Calgary·FOOD AND THE CITY

Prince of Wales Grade 1 classes compile their own cookbook

Some of the youngest students at the Prince of Wales school in Parkland have been working on a project this spring — a cookbook they compiled, edited and published themselves.

'Purpose was to learn about traditions in a meaningful way'

Teacher Elysa Morin, left, and Prince of Wales Grade 1 students celebrate the completion of a class cookbook designed to share cultural traditions. (Julie Van Rosendaal)

Some of the youngest students at the Prince of Wales school in Parkland have been working on a project this spring — a cookbook they compiled, edited and published themselves.

"The purpose was to learn about traditions in a meaningful way, and how they contribute to the students' unique family and cultural identities," says teacher Elysa Morin, who along with Grade 1 teachers Dana Manzer and Leah Smith incorporated food into their lessons, from exploring estimation and measurement with pumpkins at Halloween to reading cookbooks and doubling recipe measurements in math.

The kids learned how to read and follow recipes, but also discussed the meanings behind them, sharing stories of their own families, likes and dislikes, cultural backgrounds and traditions.

The finished book, which has a simple plastic cerlox binding, includes each student’s handwritten title and intro — a reminder that the contributors were six and seven year olds — and the recipe itself typed up at the bottom. (Julie Van Rosendaal)

"We hoped students would appreciate food as a medium for family and togetherness, as well as for learning," says Morin.

"They did seem to take that understanding away, and more importantly, an appreciation for each other's traditions."

To that end, on one of the snowiest mornings in February, they hosted a Family Traditions Brunch in the school gym; each child brought the dish they chose to share in the cookbook.

Dishes spread out on folding tables ranged from cupcakes to biryani, hand-pinched dumplings and shepherd's pie, brown bread and biko.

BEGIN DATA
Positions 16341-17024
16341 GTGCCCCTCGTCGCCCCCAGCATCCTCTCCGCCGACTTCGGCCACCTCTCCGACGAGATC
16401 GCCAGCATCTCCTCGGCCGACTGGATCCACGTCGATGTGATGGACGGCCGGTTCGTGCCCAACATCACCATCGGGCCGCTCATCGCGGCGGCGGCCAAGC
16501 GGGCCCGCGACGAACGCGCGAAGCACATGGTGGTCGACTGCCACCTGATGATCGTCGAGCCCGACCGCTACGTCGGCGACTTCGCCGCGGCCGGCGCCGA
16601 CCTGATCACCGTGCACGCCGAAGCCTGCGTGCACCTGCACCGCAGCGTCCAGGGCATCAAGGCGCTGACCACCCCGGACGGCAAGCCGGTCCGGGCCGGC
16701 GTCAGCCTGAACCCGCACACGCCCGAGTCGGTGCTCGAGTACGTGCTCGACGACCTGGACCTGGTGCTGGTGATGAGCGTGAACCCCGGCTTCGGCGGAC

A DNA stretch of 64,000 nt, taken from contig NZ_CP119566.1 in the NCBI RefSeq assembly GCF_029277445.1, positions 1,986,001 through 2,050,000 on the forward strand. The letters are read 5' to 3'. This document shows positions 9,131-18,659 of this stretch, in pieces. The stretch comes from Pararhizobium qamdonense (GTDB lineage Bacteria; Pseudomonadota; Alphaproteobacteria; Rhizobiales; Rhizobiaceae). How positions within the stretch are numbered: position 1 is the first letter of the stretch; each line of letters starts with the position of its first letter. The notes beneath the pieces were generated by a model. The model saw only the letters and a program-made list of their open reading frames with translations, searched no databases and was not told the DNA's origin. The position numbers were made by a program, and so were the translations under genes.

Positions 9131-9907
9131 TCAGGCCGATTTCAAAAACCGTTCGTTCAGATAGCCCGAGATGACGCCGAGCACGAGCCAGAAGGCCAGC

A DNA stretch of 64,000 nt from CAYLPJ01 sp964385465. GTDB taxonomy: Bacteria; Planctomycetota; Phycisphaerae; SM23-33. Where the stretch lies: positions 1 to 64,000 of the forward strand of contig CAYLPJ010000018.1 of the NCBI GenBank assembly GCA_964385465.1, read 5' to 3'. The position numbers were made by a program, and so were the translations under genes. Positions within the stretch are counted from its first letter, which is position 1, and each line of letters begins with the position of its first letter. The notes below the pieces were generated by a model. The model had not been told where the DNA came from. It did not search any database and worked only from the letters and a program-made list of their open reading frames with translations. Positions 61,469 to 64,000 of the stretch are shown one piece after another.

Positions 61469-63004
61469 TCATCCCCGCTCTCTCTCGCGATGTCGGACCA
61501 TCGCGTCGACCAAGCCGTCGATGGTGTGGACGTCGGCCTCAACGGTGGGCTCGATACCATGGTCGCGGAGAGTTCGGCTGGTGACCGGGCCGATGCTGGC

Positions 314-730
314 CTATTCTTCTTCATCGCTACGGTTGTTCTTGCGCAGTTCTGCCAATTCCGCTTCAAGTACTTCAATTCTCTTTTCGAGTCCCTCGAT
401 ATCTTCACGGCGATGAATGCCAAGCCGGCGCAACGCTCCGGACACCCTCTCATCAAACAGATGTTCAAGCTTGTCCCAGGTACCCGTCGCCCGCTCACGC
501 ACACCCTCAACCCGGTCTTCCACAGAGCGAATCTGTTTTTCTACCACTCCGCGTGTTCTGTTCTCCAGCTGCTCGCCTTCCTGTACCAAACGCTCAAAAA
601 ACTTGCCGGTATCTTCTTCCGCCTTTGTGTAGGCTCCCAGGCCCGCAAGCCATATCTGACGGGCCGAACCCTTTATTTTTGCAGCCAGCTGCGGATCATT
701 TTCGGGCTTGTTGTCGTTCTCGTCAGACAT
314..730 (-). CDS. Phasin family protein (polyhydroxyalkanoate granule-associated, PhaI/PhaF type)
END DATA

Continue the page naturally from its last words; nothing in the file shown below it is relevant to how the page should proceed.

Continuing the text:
The finished book, which has a simple plastic cerlox binding, includes each student's handwritten title and intro — a reminder that the contributors were six and seven year olds — and the recipe itself typed up at the bottom.

Dishes spread out on folding tables ranged from cupcakes to biryani, hand-pinched dumplings and shepherd’s pie, brown bread and biko. (Julie Van Rosendaal)

There are illustrations, photos of the students' process work, and comic strip-style storyboard renditions and journal entries about their recipes.

Every student in the three Grade 1 classes will bring a copy home, and there's an extra to sign out of the school library.

"The whole experience has been really positive, especially the brunch," says Morin.

"We also wanted to further build community within our school — we've had a new neighbourhood bus into our school this year and we've been trying to reinforce a sense of community and welcoming. And nothing brings people together like food."

The kids learned how to read and follow recipes, but also discussed the meanings behind them, sharing stories of their own families, likes and dislikes, cultural backgrounds and traditions. (Julie Van Rosendaal)

About the Author

Julie Van Rosendaal

Calgary Eyeopener's food guide

Julie Van Rosendaal talks about food trends, recipes and cooking tips on the Calgary Eyeopener every Tuesday at 8:20 a.m. MT. The best-selling cookbook author is a contributing food editor for the Globe and Mail, and writes for other publications across Canada.